The World Health Organization has renamed monkeypox as mpox, citing concerns the original name of the decades-old animal disease could be construed as discriminatory and racist.
The U.N. health agency said in a statement on Monday that mpox was its new preferred name for monkeypox, saying that both monkeypox and mpox would be used for the next year while the old name is phased out.
WHO said it was concerned by the “racist and stigmatizing language” that arose after monkeypox spread to more than 100 countries. It said numerous individuals and countries asked the organization “to propose a way forward to change the name.”
“The synonym mpox will be included in the ICD-10 online in the coming days. It will be a part of the official 2023 release of ICD-11, which is the current global standard for health data, clinical documentation and statistical aggregation.
“The term “monkeypox” will remain a searchable term in ICD, to match historic information.
“Considerations for the recommendations included rationale, scientific appropriateness, extent of current usage, pronounceability, usability in different languages, absence of geographical or zoological references, and the ease of retrieval of historical scientific information.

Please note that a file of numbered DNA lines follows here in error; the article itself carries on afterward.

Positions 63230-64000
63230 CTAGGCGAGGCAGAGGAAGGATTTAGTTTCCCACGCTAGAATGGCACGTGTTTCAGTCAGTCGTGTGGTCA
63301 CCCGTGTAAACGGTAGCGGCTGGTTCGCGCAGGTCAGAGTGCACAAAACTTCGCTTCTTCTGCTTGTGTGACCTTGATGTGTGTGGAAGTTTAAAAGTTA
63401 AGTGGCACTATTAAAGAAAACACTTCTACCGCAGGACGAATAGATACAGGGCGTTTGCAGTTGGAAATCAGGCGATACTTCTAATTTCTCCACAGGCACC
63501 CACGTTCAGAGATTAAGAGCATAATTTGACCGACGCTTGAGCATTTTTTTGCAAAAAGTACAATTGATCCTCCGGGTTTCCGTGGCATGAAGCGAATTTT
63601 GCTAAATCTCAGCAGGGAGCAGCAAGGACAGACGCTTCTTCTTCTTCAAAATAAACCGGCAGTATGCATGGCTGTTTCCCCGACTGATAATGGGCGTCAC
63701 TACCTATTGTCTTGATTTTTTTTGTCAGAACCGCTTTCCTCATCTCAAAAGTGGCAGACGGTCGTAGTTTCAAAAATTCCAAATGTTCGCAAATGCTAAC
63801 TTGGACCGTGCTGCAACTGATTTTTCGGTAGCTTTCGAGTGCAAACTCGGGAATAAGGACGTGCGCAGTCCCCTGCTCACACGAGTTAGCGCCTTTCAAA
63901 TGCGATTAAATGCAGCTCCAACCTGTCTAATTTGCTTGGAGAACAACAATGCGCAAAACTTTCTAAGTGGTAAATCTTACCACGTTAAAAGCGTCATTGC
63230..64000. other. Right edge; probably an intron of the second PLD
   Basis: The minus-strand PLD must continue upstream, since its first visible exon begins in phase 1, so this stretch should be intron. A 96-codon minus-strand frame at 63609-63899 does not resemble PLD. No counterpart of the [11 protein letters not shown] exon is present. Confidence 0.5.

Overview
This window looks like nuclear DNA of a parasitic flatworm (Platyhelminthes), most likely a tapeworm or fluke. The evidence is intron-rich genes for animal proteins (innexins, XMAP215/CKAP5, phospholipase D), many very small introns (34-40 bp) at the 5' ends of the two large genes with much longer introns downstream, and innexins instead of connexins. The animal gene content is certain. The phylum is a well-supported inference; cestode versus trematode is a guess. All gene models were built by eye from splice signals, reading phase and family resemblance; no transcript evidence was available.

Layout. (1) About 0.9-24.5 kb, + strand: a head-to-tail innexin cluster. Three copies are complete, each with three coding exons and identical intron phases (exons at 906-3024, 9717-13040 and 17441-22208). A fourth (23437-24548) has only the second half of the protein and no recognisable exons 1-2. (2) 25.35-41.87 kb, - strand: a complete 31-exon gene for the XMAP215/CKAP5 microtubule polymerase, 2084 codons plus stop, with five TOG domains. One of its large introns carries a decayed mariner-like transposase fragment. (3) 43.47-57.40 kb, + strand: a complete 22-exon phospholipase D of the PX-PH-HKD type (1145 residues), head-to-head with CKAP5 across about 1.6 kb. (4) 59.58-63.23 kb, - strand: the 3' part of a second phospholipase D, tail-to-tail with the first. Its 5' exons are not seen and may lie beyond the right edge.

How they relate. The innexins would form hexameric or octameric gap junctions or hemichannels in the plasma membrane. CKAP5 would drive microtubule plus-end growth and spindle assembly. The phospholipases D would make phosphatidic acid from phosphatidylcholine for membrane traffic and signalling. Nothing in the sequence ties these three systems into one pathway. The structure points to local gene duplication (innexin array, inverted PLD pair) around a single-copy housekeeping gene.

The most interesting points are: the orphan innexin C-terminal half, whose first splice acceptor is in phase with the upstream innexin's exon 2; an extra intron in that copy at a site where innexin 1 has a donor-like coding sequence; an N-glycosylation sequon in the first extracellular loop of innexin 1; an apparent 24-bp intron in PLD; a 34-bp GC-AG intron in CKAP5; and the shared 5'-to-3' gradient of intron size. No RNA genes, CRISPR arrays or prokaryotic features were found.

“Usually, the ICD updating process can take up to several years. In this case, the process was accelerated, though following the standard steps.
“Various advisory bodies were heard during the consultation process, including experts from the medical and scientific and classification and statistics advisory committees which was constituted of representatives from government authorities of 45 different countries.
“The issue of the use of the new name in different languages was extensively discussed. The preferred term mpox can be used in other languages. If additional naming issues arise, these will be addressed via the same mechanism. Translations are usually discussed in formal collaboration with relevant government authorities and the related scientific societies.
“The WHO will adopt the term mpox in its communications, and encourages others to follow these recommendations, to minimise any ongoing negative impact of the current name and from adoption of the new name,” it added.